Bacopa caroliana (Common names: mint bacopa, lemon bacopa, blue water hyssop)
Overview: Originating from the South-eastern United States of America, Bacopa caroliana is one of the most popular and readily available aquatic plants for aquariums. The undemanding nature of these plants and slow grow rate makes it a preferred choice among aquarium hobbyists. Bacopa caroliana grows well in bogs or partially submerged in it’s natural habitat. Its leaf arrangement can be customized and hence serves as a great option in aquascaping.
Appearance: The stems of Bacopa caroliana grows about 10 to 50 cm long and 3 to 4 cm wide. The leaves are thick and succulent, and emit a citrus smell when crushed. The coloration ranges from greenish yellow to pinkish copper- brown depending on the intensity of light it is exposed to. In immersed state, it produces small purple flowers, but in aquariums, the flowers tend to decompose.
Hard or Soft plant: Hard plant
Ideal water temperature: Bacopa caroliana prefers water temperatures between 21 and 27 degree Celsius.
Lighting: Bacopa caroliana grows well in ample lighting conditions, but manages to grow under moderate lighting too.
Ideal pH conditions: Bacopa caroliana thrives in pH levels between 6.5 and 7.5 and water hardness between 71.43 and 142.86 ppm.
Functions and advantages:
- Bioluminescence: Bacopa caroliana produces reddish light from chlorophyll when gold nanoparticles are introduced to it, causing the cell to promote photosynthesis. Taiwanese scientists are doing R&D on this natural phenomenon to find out how Bacopa caroliana can be used to reduce global warming and reduce energy costs substantially.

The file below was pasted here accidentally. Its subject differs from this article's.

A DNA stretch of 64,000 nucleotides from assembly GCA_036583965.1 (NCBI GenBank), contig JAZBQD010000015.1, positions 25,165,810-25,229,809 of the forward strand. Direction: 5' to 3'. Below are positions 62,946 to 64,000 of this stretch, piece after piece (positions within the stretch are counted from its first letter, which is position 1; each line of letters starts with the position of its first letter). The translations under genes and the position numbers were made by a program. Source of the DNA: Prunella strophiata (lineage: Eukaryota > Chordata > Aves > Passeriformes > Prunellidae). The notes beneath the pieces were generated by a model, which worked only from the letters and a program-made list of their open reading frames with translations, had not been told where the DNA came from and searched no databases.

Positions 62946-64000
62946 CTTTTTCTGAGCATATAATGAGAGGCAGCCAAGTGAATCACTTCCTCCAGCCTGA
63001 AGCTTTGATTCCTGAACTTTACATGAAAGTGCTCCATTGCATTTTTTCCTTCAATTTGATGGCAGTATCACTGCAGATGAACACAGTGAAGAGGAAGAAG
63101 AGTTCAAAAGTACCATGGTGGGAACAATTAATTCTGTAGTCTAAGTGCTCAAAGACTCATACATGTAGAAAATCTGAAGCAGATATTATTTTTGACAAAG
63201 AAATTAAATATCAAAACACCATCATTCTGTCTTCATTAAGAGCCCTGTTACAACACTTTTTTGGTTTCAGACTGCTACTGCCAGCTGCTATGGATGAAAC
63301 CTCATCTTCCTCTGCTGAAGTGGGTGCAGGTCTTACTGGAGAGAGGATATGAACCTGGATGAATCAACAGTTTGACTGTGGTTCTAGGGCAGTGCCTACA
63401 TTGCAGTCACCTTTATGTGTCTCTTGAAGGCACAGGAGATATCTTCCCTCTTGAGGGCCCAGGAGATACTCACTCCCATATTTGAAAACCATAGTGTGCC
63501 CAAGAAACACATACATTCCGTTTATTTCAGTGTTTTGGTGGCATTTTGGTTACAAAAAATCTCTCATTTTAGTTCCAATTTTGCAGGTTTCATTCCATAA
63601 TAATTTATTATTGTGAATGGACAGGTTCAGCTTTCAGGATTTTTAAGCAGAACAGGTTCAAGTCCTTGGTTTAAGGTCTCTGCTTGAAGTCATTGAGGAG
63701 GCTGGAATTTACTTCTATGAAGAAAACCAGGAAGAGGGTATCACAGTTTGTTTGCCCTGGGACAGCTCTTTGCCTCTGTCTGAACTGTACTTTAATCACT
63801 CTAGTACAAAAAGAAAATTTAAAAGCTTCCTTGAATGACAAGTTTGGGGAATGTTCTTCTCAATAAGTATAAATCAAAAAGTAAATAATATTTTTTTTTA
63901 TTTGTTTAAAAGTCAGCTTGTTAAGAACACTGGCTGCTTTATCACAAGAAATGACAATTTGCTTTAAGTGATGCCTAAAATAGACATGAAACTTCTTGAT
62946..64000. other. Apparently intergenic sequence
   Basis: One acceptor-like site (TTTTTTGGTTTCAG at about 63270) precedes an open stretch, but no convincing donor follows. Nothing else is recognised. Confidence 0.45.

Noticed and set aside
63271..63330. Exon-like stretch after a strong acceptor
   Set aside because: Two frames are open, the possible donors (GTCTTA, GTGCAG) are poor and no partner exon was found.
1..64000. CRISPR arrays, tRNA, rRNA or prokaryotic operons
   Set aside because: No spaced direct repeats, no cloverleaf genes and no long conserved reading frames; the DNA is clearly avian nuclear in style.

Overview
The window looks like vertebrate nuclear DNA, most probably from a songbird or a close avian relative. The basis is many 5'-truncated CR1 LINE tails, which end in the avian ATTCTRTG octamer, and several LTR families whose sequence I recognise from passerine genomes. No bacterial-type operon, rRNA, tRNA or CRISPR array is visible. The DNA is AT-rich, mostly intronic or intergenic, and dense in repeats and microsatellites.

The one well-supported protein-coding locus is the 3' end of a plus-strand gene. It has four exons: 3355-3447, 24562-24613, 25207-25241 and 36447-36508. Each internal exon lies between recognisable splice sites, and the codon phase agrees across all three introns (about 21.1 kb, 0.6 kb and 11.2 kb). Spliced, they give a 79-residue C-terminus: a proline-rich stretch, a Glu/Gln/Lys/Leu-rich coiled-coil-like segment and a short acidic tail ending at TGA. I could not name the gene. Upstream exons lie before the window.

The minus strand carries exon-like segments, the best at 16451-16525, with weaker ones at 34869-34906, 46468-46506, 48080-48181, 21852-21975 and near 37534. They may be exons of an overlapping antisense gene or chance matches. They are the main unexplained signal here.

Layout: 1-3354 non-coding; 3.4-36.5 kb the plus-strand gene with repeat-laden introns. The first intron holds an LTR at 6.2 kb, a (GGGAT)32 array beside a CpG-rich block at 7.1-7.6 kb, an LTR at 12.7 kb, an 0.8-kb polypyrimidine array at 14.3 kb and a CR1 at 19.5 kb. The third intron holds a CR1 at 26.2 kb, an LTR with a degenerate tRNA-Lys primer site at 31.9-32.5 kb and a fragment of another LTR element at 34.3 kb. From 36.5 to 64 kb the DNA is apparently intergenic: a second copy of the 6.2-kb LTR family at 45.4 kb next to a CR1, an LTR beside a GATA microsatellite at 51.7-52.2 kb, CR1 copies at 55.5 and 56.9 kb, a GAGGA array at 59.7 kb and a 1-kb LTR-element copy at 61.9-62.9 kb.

- The leaves of Bacopa caroliana have a characteristic lemony fragrance, are edible and used as a garnishing herb.
- The leaf infusion can be used for medicinal purposes to cure respiratory issues like chronic cough and breathing problems.
- Used for aqua-scapes in aquariums because of its beautiful coloration and bluish purple flowers.
Did you know? Bacopa caroliana produces lateral shoots and propagates by removing the side shoots from the parent plant and planting the bare stem into the substrate. Care must be taken to remove the bottom leaves to remove the bare stem without crushing it. New shoots soon develop that grows into new plants. When being planted to a new tank for the first time, use of fertilizers and nitrates are strongly recommended.